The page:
In an attempt to lure African American fans to their games, the San Francisco Giants dropped the ball, offering a strange special seating area in a designated “African American Heritage section of the park.”

The team’s website boasts themed game nights (including nights for Italians, Latinos, Singles and Indians) where they offer discounted tickets and free goodies and gifts to fans. BUT, the selective seating area reminds Blindie of Jim Crow!

Why does the Jewish Heritage night have seating in the regular “heritage” section? Hmmm…seems like bad copy-editing on someone’s behalf–or someone wants to keep negroes at the back of the bus!

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African American cable network TV One is creating a five-hour special highlighting the achievements, moments and cultural movements that have advanced blacks and changed the course of history.

Arsenio Hall (pictured with then-presidential hopeful Bill Clinton in 1992) will host the humorously-named, The Blacklist: 100 Greatest Power Moves,which will broadly encompass everything from Thurgood Marshall’s induction into the Supreme Court to Michael Jackson’s Thriller.

The special, which premieres on November 9th, includes commentary from Chuck D., Michaela Angela Davis, Russell Simmons, and ex-MTV Real Worlder-turned-“rising politician” Kevin Powell.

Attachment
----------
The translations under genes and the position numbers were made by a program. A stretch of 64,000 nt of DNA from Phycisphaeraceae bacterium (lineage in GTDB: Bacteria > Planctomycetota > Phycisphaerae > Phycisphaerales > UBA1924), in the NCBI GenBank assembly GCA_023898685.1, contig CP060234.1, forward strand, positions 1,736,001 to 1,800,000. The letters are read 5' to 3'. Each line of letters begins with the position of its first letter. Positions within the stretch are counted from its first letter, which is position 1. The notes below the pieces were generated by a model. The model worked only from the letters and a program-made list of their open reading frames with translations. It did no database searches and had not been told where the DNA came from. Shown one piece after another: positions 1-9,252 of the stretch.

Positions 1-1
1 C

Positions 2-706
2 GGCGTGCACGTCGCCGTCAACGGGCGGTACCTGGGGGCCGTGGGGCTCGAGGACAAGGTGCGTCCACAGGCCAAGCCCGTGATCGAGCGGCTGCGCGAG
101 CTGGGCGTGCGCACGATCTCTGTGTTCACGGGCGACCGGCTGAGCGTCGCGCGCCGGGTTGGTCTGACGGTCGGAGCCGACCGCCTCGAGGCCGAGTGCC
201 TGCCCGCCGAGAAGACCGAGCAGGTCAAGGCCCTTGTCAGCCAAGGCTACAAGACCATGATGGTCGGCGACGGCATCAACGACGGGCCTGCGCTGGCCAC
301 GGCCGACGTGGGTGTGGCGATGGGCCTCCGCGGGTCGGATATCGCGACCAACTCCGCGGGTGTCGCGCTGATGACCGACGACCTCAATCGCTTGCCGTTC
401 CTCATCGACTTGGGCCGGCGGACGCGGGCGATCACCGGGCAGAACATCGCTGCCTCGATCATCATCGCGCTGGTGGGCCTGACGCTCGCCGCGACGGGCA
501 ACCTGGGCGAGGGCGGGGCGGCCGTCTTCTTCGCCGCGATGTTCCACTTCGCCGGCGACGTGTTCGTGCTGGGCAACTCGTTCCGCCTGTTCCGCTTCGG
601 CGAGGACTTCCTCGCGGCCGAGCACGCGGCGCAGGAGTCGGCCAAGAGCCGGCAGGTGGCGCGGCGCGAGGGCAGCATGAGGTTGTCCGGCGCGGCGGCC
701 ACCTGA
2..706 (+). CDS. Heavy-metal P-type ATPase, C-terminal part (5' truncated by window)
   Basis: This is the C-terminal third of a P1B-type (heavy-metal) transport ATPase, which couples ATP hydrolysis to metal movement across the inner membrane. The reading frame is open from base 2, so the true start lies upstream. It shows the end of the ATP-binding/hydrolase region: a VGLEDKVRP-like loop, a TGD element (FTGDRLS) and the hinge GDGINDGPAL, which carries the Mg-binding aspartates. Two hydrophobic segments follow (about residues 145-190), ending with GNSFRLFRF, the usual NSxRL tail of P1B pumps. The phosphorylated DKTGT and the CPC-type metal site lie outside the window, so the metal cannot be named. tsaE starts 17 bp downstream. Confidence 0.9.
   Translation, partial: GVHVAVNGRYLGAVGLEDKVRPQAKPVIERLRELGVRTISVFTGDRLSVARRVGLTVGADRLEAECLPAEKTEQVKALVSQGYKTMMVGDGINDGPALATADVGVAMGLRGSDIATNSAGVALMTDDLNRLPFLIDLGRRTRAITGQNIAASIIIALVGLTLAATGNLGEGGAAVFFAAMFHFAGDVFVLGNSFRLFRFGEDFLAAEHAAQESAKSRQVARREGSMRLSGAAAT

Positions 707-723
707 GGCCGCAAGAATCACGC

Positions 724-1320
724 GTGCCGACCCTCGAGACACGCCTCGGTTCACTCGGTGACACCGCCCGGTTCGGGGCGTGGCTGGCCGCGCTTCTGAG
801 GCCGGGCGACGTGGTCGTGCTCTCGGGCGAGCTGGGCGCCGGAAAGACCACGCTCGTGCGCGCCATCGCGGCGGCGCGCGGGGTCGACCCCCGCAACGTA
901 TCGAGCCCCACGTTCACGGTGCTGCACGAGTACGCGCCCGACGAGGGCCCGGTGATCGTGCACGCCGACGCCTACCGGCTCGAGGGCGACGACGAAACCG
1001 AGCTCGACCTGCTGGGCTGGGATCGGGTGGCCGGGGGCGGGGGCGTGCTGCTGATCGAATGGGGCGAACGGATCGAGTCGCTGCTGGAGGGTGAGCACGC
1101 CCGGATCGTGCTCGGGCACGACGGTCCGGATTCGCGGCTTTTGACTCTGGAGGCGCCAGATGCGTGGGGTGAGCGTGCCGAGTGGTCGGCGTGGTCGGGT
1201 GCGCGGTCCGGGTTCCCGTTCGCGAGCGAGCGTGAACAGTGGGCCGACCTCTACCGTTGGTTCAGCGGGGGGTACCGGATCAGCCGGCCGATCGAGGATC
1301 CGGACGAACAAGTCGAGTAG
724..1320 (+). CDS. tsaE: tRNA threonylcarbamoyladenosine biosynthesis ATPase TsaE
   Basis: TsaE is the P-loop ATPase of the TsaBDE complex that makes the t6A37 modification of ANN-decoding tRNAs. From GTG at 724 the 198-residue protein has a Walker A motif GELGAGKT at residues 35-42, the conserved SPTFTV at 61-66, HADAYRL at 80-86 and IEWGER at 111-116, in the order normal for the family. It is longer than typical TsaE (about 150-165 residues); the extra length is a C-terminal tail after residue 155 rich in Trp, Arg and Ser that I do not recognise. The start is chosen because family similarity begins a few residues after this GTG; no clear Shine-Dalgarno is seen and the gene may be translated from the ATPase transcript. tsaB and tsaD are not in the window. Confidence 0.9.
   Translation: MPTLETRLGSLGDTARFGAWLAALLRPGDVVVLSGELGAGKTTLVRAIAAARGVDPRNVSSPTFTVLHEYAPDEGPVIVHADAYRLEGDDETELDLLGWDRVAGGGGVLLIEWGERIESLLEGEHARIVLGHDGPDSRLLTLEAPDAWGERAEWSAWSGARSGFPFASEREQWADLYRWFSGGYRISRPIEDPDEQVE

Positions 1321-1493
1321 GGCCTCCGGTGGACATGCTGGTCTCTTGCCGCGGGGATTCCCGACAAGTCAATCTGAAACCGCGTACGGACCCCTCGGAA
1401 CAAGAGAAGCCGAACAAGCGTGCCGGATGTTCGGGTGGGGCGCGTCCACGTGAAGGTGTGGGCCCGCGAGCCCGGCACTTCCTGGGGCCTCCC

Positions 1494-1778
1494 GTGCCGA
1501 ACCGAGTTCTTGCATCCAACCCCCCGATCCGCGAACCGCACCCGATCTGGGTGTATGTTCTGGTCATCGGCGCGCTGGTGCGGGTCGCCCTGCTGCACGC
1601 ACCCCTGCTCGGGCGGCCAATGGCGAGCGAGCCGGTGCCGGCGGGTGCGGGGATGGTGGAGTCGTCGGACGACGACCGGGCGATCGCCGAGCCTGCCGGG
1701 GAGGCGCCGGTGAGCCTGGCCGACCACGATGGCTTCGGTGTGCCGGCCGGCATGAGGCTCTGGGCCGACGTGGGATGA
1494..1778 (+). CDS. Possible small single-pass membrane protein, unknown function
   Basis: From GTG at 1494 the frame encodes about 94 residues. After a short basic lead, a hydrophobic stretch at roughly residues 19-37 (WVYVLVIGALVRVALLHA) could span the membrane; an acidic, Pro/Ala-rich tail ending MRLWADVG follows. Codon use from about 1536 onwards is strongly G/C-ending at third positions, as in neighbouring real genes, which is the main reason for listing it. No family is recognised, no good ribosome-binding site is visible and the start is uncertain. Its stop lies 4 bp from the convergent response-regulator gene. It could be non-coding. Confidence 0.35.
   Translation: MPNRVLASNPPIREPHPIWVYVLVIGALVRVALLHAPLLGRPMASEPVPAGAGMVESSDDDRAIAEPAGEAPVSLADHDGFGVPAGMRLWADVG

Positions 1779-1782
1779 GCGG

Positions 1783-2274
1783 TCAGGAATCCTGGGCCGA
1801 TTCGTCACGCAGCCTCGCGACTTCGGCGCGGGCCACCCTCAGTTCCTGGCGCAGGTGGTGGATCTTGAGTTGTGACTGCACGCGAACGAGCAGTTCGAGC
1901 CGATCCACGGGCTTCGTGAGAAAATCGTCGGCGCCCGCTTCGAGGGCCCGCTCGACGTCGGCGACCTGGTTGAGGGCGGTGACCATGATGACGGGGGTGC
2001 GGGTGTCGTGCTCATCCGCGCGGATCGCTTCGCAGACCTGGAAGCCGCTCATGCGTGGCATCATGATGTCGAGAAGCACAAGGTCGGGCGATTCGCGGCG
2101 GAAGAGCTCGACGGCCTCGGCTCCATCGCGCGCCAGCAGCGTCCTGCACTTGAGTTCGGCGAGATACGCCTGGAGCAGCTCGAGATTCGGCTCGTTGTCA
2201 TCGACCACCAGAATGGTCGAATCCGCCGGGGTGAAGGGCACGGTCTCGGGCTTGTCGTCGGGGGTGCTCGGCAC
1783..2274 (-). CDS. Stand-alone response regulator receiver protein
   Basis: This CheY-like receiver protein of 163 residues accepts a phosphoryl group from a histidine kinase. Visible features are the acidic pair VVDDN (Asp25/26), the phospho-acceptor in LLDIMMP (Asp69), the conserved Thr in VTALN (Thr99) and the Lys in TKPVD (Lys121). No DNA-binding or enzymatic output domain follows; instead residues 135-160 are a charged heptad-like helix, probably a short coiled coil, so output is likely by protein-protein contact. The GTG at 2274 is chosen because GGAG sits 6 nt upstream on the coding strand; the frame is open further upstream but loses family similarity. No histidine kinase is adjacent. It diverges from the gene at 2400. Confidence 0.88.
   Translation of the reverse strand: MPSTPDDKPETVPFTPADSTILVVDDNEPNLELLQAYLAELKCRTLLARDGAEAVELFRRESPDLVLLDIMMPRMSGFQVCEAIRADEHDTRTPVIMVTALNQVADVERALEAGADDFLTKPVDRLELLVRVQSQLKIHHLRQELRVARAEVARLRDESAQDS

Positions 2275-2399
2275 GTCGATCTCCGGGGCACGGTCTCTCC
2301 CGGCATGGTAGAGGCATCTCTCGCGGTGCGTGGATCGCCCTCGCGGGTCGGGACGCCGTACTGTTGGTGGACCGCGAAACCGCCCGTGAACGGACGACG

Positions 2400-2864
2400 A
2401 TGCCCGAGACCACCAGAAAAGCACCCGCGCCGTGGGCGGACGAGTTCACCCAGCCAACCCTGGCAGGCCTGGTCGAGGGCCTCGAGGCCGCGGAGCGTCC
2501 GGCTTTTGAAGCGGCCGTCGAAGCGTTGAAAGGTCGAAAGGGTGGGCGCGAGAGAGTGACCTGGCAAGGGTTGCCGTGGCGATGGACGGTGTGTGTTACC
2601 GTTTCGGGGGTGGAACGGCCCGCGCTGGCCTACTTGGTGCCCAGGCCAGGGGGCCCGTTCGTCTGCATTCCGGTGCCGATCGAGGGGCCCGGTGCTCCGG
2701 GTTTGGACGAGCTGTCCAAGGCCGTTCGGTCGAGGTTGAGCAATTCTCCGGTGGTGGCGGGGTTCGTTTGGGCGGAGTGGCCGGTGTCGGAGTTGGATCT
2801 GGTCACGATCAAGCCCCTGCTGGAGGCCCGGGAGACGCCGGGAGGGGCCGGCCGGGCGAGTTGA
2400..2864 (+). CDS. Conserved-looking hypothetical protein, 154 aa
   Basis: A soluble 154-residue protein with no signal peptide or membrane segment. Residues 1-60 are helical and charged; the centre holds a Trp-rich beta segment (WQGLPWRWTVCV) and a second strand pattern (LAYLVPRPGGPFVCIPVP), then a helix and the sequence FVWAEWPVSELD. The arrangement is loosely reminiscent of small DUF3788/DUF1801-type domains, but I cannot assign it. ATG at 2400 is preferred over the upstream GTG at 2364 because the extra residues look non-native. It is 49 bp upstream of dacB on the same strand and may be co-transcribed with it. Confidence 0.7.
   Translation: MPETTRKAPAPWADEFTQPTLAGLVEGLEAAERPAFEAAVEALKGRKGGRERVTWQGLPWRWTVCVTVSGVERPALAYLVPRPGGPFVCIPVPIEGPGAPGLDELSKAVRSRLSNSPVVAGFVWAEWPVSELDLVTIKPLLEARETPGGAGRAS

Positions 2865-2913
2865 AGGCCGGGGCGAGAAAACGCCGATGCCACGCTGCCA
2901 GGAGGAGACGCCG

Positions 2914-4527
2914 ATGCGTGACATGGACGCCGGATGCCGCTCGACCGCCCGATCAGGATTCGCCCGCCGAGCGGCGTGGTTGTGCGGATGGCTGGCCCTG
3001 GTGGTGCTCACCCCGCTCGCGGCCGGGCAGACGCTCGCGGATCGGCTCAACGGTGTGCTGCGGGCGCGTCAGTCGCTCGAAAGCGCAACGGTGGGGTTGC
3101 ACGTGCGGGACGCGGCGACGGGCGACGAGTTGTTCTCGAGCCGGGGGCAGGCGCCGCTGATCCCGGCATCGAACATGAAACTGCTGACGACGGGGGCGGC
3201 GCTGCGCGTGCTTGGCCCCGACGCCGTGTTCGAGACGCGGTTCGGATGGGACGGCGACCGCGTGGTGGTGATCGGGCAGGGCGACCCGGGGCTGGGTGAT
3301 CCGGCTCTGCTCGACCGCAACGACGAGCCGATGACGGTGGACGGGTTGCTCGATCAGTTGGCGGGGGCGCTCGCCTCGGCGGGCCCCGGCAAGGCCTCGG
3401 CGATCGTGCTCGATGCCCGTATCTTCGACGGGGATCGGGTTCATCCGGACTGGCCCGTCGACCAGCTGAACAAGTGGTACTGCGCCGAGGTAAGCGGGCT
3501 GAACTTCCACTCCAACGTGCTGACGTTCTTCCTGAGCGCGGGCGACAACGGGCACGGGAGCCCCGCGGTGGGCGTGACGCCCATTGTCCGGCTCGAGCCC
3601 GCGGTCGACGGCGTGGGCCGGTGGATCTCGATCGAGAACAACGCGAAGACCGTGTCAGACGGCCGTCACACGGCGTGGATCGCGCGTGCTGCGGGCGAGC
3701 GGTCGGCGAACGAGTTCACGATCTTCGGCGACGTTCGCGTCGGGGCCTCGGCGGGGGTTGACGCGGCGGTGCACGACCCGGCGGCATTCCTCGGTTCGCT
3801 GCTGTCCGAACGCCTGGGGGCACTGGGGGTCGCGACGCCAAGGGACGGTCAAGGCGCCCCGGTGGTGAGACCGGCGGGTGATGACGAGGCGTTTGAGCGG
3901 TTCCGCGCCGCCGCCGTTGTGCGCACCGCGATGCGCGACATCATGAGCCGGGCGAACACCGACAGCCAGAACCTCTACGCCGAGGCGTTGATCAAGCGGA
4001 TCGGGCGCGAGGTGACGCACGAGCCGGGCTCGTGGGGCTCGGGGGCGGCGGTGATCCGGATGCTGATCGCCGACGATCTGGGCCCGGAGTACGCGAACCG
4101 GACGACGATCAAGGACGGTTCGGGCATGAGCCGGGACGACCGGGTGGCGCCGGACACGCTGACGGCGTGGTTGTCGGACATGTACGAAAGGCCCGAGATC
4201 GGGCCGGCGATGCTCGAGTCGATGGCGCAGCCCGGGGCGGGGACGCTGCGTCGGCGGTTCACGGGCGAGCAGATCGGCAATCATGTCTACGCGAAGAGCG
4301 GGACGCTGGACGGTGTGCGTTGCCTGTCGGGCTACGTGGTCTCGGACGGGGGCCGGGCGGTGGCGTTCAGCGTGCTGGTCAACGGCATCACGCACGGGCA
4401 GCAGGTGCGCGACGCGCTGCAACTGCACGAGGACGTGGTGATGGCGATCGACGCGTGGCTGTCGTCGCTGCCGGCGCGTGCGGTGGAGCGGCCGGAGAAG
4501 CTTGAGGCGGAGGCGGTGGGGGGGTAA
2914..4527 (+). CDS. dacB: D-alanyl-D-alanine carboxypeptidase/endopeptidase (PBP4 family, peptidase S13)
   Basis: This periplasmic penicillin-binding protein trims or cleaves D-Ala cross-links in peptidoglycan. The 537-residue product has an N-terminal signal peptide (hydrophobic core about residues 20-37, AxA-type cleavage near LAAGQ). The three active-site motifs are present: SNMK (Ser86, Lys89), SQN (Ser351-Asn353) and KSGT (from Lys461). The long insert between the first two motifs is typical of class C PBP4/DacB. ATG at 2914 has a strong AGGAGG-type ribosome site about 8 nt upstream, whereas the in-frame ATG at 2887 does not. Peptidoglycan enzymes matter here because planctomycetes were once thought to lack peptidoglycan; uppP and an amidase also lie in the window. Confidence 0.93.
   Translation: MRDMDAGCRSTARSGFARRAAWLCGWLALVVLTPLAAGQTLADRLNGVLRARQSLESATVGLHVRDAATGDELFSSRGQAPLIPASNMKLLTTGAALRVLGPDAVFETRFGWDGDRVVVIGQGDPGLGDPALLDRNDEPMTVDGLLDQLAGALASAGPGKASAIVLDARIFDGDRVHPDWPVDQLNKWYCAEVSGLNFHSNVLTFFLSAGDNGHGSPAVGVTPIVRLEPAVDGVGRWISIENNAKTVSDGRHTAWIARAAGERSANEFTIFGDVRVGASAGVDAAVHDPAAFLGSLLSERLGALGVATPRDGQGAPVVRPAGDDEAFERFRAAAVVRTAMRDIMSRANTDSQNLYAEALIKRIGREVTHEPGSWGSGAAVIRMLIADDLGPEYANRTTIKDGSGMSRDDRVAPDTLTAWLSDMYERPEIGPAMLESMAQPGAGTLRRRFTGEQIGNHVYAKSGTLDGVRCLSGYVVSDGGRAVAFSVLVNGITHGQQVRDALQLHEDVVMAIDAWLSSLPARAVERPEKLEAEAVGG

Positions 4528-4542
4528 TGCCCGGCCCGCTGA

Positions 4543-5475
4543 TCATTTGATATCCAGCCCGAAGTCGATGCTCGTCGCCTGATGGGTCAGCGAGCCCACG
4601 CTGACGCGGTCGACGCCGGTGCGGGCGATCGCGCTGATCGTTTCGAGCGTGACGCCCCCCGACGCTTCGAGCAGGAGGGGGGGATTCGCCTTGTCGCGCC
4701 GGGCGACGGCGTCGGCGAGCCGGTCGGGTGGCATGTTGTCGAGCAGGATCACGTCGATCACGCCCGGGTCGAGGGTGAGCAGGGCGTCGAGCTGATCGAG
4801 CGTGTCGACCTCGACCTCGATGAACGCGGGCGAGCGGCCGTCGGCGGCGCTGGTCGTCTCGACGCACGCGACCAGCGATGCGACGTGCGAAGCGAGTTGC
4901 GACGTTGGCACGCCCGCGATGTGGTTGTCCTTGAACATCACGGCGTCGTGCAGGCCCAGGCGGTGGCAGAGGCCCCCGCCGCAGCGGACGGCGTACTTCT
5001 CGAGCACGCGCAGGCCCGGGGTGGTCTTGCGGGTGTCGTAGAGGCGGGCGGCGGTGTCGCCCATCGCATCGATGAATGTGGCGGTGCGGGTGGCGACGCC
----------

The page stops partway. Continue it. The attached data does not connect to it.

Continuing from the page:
“Viewers love list shows,” TV One President and CEO Johnathan Rodgers said. “And at TV One we wanted to create one that would not only capture attention, but would provoke discussion…about the events, people and moments that have truly impacted American culture and even shaped our world, society and identity.”

PHOTO: AP

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New York Model Management’s Pierre Woods has got Blindie’s heart racing with his ads for The Olympic Collection by Ralph Lauren.

“To see yourself in an advertisement while you are walking down the street is kind of breathtaking,” the 26-year-old stunner recently said. “And it’s rewarding to know that you are being a part of something that’s above yourself. It’s something the entire country is sharing.”

Beyond his beauty, Woods has a bachelor’s degree in marketing from Illinois State University on an athletic scholarship.

“He’s the next Tyson Beckford,” a source close to the model tells Blindie. Although he seems to be following Beckford’s Ralph Lauren footsteps, we’re also rooting for Wendell Lissimore.

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Covering “The Impossible Conversation,” New York magazine analyzes the racial climate and politics surrounding the historical Barack Obama presidential campaign.

“Obama, after all, isn’t having trouble with African-American voters or Hispanic voters or young voters. Where he’s lagging is among white voters, and with older ones in particular,” John Heilemann boldly writes. “Call me crazy, but isn’t it possible, just possible, that Obama’s lead is being inhibited by the fact that he is, you know, black?”

In another article, “Black & Blacker,” Vanessa Grigoriadis writes about the racial politics of the Obama marriage. “She’s a type we’ve rarely seen in the public eye, a well-educated woman who is a dedicated mother, successful in her career, and happens to be black,” Grigoriadis observes. “This has created confusion for some people, who seem desperate to find a negative quality in her: She’s too big, too masculine, too much like a drag queen.”